Ministry prosecuted over Work and Income killings
The mother of a woman killed in Ashburton's Work and Income shooting is disappointed her daughter's employer has been charged over the incident, saying "nobody could foresee what was going to happen that day".
WorkSafe NZ today laid a charge against the Ministry of Social Development (MSD) after the shooting on September 1 last year.
Russell John Tully, 48, was charged with the murders of Peg Noble and Susan Leigh Cleveland, and seriously wounding Lindy Curtis, at their Cass St office.
Another staff member, Kim Adams, was shot at as she ran out the back door.
WorkSafe NZ alleges the MSD failed to take all practicable steps to ensure the safety of its employees while at work.
The charge, under section 6 of the Health and Safety in Employment Act, was laid in the Wellington District Court.
Prime Minister John Key believed it was the fourth time WorkSafe had taken legal action against the government over fatal incidents.
"They're independent, they have the authority to do that," Key said.
"The government and certainly the Ministry of Social Development will get all the best legal advice and determine how it wants to plead the case."
Cleveland's mother, Kath Cleveland, said she was disappointed WorkSafe felt a charge was warranted as the shooting could not have been predicted.
"The only thing I can say is these WorkSafe people might see something in it that us everyday people don't see. I don't know if it is going to help or not," she said.
Cleveland said her daughter never complained about feeling unsafe at work.
"I don't think anybody could comprehend what was going to happen. I feel it was like a loss to [the MSD] too."
The loss of her daughter, combined with it being such a highly public incident, had been very difficult to cope with, Cleveland said.
Things were just starting to settle down, with life slowly "getting life back to normal ... and now this has cropped up".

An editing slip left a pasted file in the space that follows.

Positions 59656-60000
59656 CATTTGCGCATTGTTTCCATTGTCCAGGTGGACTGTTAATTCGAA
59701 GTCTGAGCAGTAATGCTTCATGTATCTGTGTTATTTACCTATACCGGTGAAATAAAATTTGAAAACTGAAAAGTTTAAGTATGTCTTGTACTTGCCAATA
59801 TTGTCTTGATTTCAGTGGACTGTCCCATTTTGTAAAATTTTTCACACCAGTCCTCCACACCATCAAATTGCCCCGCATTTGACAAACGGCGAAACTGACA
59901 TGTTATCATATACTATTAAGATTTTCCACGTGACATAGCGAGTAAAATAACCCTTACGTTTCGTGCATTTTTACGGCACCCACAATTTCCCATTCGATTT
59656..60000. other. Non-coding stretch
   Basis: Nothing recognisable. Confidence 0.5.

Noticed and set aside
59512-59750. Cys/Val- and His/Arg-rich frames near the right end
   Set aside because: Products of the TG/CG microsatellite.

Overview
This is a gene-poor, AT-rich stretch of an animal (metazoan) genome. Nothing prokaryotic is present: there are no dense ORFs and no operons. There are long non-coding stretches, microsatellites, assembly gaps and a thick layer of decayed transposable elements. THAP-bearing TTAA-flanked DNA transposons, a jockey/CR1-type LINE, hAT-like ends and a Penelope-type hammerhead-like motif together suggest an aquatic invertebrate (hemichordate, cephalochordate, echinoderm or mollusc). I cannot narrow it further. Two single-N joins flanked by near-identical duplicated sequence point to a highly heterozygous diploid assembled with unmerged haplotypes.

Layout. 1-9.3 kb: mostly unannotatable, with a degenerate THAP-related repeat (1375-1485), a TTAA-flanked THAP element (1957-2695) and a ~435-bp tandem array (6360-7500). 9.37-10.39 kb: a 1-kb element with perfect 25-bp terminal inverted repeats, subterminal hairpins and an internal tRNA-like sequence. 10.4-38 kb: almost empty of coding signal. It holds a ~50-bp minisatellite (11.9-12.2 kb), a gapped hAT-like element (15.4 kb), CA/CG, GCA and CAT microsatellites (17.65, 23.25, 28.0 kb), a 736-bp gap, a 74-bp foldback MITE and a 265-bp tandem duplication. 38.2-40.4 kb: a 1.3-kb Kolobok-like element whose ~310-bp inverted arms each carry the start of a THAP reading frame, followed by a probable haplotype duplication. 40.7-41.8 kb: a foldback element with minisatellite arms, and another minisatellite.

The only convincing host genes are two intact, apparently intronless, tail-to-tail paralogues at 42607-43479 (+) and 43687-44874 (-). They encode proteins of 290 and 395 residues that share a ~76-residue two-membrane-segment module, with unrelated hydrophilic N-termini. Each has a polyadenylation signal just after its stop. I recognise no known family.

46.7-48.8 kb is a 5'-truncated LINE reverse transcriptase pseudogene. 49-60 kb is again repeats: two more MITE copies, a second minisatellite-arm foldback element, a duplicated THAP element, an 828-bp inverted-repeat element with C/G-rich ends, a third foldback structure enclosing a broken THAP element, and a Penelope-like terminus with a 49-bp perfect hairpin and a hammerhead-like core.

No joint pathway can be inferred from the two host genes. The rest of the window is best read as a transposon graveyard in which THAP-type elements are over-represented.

"I'm a pretty strong character and I'm still finding it hard; to me, [Leigh] is still here. It just happened so suddenly. And then with all the publicity and all the services and everything ... I just felt as though I was sitting on the outside watching someone else's life."
READ MORE: Ashburton shooting: Victims mourned
The Public Service Association (PSA) said WorkSafe NZ's decision to charge the MSD would not have been made lightly.
"It is crucial that the state sector learns every lesson possible to ensure that tragic events like the Ashburton shootings do not happen again," PSA national secretary Richard Wagstaff said.
MSD chief executive Brendan Boyle said the department would consider its position once it knew full details of the charge.
An independent review MSD commissioned into its physical security environment following the incident found safety and security protocols had evolved over time, rather than being strategically planned, resulting in inconsistent practices and cultures across the organisation.
Accountability and safety protocols had largely been left up to site managers, with senior management taking a back seat, it said.
Reporting of incidents was poor at some sites and there was a high tolerance of poor client behaviour and reluctance to use time-consuming reporting software.
However, the review found the MSD could not have prevented the shooting.